We are all dazzled by the exciting innovations in today’s food industry. New ideas are rushing into the market, from lab-grown meat to milk made from peas to root-extracted heme to burgers made from crawly creatures. Stellar tech and finance names such as Gates, Soros, Page and Khosla are investing in new food ventures. Today is indeed a rich period for food innovation in America - - but it’s not the first.
After the Civil War, a wave of new ideas in plant breeding and hybridization swept U.S. agriculture, creating a wealth of new productive plant resources, including many foods we consume today. The most famous leader in this wave of plant innovation was Luther Burbank (1849 – 1926). At the peak of Burbank’s fame early in the 20th century, he was listed alongside Thomas Edison and Henry Ford as one of America’s giants of innovation.
Today, if we eat a baked Russet Burbank potato, savor a succulent Santa Rosa plum or plant a dazzling Shasta daisy in our garden, we are benefitting from plants developed and introduced by Burbank. From his plant breeding lab in Santa Rosa, CA and field trial farms in nearby Sebastopol, Burbank developed thousands of different varieties of foods, ornamental plants and industrial crops. Of these, more than 800 varieties were introduced across America during five decades of horticultural innovation.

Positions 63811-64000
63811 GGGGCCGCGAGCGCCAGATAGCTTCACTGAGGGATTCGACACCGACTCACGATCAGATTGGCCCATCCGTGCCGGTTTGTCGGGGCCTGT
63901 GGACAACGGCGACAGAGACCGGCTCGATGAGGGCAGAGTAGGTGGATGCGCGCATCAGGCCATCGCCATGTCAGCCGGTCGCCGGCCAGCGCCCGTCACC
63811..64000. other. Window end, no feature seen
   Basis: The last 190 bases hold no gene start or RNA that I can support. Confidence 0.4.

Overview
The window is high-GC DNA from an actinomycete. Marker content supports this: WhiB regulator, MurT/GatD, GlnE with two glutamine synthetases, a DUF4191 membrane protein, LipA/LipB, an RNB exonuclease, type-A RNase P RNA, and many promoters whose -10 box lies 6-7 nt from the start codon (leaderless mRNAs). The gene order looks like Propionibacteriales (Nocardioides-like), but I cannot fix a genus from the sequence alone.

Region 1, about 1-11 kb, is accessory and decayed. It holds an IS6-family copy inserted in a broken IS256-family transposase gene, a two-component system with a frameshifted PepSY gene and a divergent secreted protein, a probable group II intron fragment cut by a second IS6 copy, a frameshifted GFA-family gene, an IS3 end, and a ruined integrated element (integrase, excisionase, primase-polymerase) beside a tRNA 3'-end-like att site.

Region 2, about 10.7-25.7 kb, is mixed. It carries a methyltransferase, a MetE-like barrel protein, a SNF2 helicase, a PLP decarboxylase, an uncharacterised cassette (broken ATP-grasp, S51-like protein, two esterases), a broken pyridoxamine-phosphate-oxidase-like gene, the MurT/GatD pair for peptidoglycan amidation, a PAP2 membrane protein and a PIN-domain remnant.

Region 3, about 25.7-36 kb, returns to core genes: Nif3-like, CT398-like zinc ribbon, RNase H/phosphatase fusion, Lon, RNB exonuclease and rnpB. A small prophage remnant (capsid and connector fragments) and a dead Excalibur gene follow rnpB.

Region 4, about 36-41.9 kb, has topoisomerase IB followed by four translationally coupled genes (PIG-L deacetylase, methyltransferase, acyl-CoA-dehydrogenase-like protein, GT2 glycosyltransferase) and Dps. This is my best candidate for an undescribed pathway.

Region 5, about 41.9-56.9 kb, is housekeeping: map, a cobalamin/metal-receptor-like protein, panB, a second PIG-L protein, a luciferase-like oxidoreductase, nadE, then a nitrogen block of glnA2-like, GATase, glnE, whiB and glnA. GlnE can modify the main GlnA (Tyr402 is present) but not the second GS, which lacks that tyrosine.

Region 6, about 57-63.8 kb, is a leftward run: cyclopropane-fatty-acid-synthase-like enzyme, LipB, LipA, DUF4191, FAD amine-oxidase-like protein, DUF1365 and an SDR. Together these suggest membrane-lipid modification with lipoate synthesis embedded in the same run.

In Burbank’s day, there was no gene splicing, no tissue culture, no enzymatic extraction of proteins or other food components. New foods and plants were created by finding natural variations of other older forms – for example, the discovery of the first red delicious apple – or by cross breeding different sample plants and looking for promising offspring. The hybridization of plants via cross breeding was Burbank’s main method in developing new forms, colors and flavors. Burbank admired Charles Darwin and studied Darwin’s book The Variation of Animals and Plants Under Domestication. Burbank carefully pollinated and cross bred thousands of different samples, planted the resulting seeds, kept the most favorable offspring, then repeated the process over multiple iterations. He also used numerous techniques of grafting that he learned in his youth working in New England apple orchards. For Burbank, horticultural enterprise was not purely academic: he wanted to be financially successful and he developed licensing and purchase agreements with different commercial nurseries so that his new plants could find the widest and most lucrative pathways to the market.
Newspapers and magazines regularly described Burbank as a “wizard” and a “genius,” and his fame spread internationally. Notable personages of the early 20th century made the pilgrimage to visit Burbank’s research grounds, including author Jack London, lecturer and humanitarian Helen Keller and spiritual visionary Paramahansa Yogananda. Jack London was so admiring that he asked Burbank to help identify the best plants for his nearby ranch, and Yogananda wrote extensively of Burbank in his bestseller Autobiography of a Yogi.